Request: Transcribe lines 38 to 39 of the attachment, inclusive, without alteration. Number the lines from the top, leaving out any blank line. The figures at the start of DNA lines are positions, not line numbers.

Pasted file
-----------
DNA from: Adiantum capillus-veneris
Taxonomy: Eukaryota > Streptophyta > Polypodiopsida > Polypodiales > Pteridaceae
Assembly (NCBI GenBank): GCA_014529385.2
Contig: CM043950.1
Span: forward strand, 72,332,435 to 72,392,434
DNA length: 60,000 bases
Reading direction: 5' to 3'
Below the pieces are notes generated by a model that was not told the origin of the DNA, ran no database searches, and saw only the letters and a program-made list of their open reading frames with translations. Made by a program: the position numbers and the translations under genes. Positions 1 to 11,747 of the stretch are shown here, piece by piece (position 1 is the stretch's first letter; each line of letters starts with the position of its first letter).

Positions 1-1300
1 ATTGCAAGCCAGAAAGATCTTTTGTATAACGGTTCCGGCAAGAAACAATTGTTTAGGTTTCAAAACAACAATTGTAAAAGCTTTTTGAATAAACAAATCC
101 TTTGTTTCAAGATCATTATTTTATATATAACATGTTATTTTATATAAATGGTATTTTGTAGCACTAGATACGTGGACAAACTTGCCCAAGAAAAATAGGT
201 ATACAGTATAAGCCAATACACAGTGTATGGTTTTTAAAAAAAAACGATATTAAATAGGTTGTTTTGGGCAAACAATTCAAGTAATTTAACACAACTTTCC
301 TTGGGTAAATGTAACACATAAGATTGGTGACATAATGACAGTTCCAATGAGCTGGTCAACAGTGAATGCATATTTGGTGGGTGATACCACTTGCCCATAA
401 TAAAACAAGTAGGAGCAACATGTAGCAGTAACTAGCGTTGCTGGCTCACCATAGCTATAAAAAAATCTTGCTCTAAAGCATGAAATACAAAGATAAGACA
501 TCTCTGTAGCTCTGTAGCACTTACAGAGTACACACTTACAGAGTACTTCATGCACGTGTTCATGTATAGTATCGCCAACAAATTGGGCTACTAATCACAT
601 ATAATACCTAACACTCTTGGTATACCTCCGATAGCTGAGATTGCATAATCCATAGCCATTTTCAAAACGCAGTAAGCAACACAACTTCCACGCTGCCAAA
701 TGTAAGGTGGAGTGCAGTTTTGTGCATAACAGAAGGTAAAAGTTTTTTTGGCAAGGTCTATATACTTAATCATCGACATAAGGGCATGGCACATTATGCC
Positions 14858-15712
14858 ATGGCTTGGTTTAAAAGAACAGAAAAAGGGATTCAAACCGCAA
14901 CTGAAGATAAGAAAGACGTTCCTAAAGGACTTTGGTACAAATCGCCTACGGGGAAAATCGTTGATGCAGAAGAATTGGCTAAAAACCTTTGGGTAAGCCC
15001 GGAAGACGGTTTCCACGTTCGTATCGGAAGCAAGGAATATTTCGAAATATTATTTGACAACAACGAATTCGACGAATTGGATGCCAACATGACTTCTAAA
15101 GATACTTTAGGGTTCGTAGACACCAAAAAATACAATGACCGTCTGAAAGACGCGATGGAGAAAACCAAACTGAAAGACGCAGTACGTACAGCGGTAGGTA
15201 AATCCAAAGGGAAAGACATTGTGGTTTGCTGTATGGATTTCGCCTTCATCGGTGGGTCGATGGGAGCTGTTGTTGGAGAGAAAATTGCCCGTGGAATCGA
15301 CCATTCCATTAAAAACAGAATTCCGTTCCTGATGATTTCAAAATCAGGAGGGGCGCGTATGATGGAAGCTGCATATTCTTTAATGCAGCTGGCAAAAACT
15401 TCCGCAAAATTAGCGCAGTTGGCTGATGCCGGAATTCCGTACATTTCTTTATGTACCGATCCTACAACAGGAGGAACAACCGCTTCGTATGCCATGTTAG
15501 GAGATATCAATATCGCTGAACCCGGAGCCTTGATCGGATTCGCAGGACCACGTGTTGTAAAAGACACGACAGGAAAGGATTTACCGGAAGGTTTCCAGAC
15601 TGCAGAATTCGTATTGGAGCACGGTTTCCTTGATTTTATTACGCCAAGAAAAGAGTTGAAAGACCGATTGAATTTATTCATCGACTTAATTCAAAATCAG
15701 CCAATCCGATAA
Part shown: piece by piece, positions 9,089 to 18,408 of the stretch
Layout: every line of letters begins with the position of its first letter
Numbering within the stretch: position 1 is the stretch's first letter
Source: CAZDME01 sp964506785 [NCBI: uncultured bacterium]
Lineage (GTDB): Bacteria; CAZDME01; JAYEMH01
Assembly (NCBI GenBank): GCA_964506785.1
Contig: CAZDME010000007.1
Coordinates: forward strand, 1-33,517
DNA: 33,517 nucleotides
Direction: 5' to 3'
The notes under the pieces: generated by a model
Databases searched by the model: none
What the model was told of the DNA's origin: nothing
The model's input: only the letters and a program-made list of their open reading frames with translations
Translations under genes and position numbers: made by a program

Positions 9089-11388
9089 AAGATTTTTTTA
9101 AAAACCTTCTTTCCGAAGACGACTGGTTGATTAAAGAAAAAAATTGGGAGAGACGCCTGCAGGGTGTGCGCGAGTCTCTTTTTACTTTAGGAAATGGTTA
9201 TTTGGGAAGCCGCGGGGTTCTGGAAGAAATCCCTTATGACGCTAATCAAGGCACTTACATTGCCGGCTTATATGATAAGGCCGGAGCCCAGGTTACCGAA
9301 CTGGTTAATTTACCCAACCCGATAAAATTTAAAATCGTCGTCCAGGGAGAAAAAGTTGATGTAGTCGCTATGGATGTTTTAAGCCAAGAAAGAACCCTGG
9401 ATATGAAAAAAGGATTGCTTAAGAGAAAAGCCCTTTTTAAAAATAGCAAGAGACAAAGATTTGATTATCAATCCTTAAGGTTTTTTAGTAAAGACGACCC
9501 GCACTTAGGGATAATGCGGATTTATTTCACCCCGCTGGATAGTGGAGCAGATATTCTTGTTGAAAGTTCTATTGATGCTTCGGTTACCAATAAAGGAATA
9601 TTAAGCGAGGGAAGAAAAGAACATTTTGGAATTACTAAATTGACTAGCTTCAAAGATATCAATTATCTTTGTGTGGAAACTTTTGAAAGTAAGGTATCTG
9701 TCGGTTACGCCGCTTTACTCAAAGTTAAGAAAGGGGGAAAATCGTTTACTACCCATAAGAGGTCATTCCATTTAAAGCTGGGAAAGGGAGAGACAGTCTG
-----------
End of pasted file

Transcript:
Direction: 5' to 3'
The notes under the pieces: generated by a model